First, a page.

Outcome in Japan versus Western Countries. Stage-stratified survival rates for gastric adenocarcinoma are higher in Japan than in most Western countries. The reasons for this are complex, are incompletely understood, and cannot be fully addressed within the context of a chapter covering all aspects of gastric cancers.
Important differences in the epidemiology of gastric cancer may contribute to observed differences in outcome in Japan versus Western countries. First, the better prognosis intestinal-type (Laurén classification) tumors are seen more commonly in Japan, whereas the diffuse-type cancers (poorer prognosis) are more frequent in Western series. These regional differences in the frequencies of intestinal and diffuse cancers are believed to be related to the higher incidence of H. pylori infection and atrophic gastritis in Japan. Second, poorer prognosis proximal gastric cancers are less frequent in Japan. Indeed, the progressive increase in proximal gastric cancers observed in the West has not been observed in Japanese populations.
Regional differences in the diagnostic criteria for EGC also may contribute to regional differences in observed outcome. In Japan, gastric carcinoma is diagnosed based on its structural and cytologic features without consideration of invasion of the lamina propria. In contrast, Western pathologists consider invasion of the lamina propria to be an essential element of the diagnosis of carcinoma. As a consequence, unequivocally neoplastic noninvasive lesions are classified as carcinoma in Japan but as dysplasia by Western pathologists. To overcome these differences, the Padova190 and Revised Vienna191 classifications have recently been proposed. However, until there is worldwide consensus and implementation of uniform diagnostic criteria for EGC, comparative assessments of the outcome of patients with EGC treated in Japan and Western countries should acknowledge the selection bias associated with different diagnostic criteria.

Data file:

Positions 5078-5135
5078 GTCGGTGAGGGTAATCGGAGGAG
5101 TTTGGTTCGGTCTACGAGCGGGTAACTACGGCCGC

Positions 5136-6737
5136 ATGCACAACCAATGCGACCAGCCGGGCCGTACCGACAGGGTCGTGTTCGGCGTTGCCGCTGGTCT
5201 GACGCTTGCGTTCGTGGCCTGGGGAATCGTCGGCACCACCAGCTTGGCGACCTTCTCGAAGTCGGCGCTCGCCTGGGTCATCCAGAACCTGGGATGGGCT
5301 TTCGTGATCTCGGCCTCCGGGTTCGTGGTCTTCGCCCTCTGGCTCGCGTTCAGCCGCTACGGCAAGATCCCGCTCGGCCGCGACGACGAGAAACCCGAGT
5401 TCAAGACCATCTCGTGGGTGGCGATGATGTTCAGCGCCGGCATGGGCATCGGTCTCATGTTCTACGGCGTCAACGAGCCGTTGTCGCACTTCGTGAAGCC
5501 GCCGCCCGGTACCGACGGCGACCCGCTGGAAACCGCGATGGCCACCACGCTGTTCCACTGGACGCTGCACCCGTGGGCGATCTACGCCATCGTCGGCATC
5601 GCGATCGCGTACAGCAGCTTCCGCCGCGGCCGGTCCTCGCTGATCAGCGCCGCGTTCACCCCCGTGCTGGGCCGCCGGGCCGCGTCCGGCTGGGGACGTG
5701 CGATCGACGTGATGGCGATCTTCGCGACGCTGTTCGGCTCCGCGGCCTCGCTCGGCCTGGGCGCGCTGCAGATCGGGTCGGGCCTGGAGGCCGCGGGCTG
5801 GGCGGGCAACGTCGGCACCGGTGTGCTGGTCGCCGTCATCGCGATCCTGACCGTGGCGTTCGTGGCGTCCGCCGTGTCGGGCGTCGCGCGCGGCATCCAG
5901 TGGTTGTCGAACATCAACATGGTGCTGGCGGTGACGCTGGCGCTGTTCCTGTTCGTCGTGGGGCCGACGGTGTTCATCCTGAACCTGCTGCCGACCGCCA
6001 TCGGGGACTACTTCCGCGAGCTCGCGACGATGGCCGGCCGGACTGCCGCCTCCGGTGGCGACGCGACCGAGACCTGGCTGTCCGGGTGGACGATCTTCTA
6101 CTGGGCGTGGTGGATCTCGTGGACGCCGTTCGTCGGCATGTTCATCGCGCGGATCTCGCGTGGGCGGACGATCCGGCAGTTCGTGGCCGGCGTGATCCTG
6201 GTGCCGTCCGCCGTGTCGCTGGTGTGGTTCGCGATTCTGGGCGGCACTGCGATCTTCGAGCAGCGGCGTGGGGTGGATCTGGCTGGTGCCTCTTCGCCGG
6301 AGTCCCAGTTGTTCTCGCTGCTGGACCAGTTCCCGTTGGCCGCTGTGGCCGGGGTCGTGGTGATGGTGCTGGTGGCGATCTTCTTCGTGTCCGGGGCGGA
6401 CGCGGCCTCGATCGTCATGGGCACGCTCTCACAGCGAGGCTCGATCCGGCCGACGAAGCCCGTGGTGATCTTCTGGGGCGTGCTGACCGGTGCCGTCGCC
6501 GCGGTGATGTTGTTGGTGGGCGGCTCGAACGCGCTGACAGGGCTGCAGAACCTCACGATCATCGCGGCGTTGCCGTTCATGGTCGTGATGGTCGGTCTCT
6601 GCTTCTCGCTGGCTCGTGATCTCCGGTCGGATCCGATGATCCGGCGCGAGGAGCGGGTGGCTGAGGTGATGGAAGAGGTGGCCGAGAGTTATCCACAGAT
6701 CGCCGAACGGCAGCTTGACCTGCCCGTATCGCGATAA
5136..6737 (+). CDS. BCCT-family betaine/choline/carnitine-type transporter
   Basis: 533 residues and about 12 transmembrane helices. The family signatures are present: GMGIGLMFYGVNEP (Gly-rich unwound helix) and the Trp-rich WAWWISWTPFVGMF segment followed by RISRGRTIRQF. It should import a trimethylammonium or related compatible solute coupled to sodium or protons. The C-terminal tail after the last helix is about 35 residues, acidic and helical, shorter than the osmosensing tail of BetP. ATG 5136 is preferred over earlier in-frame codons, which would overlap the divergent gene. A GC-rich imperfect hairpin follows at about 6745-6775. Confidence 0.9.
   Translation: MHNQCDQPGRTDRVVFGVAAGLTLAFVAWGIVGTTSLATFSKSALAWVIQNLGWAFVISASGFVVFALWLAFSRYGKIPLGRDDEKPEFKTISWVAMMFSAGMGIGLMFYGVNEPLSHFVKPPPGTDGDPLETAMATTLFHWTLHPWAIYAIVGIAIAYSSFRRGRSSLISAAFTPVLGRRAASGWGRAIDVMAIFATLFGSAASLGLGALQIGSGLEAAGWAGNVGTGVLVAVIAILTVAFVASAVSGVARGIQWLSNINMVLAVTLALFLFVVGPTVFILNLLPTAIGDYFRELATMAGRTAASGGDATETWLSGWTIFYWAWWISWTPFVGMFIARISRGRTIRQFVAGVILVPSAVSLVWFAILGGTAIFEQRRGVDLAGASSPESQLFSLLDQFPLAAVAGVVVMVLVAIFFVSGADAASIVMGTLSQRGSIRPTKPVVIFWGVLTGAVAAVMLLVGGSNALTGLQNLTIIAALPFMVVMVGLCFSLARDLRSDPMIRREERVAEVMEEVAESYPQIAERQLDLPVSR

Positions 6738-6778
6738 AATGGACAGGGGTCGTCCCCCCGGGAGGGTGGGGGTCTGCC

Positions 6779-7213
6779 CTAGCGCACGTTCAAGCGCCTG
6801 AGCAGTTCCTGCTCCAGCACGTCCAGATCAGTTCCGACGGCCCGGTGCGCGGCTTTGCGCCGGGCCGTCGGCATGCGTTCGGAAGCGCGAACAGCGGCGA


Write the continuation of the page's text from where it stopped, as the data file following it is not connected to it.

Stage migration is a well-documented factor contributing to the stage-specific differences in outcome between Japanese and Western patients. Stage migration arises because there is widespread use of extensive D2 or D3 lymphadenectomy combined with rigorous pathologic assessment of the lymphadenectomy specimen in Japan. More accurate stage assignment of Japanese patients leads to secondary stage migration—improvement in stage- specific survival without improvement in OS. The frequency and impact of stage migration were quantified by the Dutch Gastric Cancer Group in their RCT comparing D1 and D2 lymph node dissection. Stage migration occurred in 30% of patients in the D2 group, and the stage-specific decreases in survival rates attributable to stage migration were 3% for AJCC/UICC stage I disease, 8% for stage II, 6% for stage III, and 12% for stage IIIB, with the more accurately staged D2 group having higher survival rates.192
In addition to regional differences in epidemiology, diagnostic criteria for EGC, and stage migration, other factors may contribute to the observed differences in stage-stratified survival. Such factors may include genetic, environmental, and biologic differences between Japanese and Western patients and tumors. These factors have been less well studied but were addressed in a comprehensive review by Yamamoto et al.193
Outcome in Korea versus Western Countries. A separate evaluation was performed comparing gastric cancer survival following curative intent resection in Korea versus the United States.193–195 This study compared two independent, single-institution prospectively maintained databases from 1995 to 2005: one from MSKCC (n = 711 curatively resected patients who did not receive neoadjuvant therapy) and another from St. Mary’s Hospital in Seoul, South Korea (n = 1,646 patients, also curatively resected without receiving preoperative therapy). All patients had a D2 dissection and adequate nodal staging. There were notable differences in the two cohorts: Patients from the United States were more likely to have proximal tumors and more advanced stage compared with patients resected in Korea. However, when controlling for all known risk factors, stage for stage, patients from Korea still had better OS (HR, 1.3; 95% CI, 1.0 to 1.7; P = .05). These data cannot exclude differences in underlying cancer biology as a potential explanation for the observed differences in survival in gastric cancer between patients treated in Korea versus those treated in the United States.
Adjuvant therapy refers to the administration of treatment following a potential curative resection. However, as recovery after gastrectomy may be prolonged, adjuvant therapy is often delayed or avoided. Neoadjuvant therapy involves the use of treatment before potentially curative surgery and has three advantages: higher compliance rates, potential downstaging of the tumor facilitating a higher rate of R0 resections, and earlier treatment of micrometastatic disease. Perioperative therapy refers to a combination of neoadjuvant and adjuvant therapies.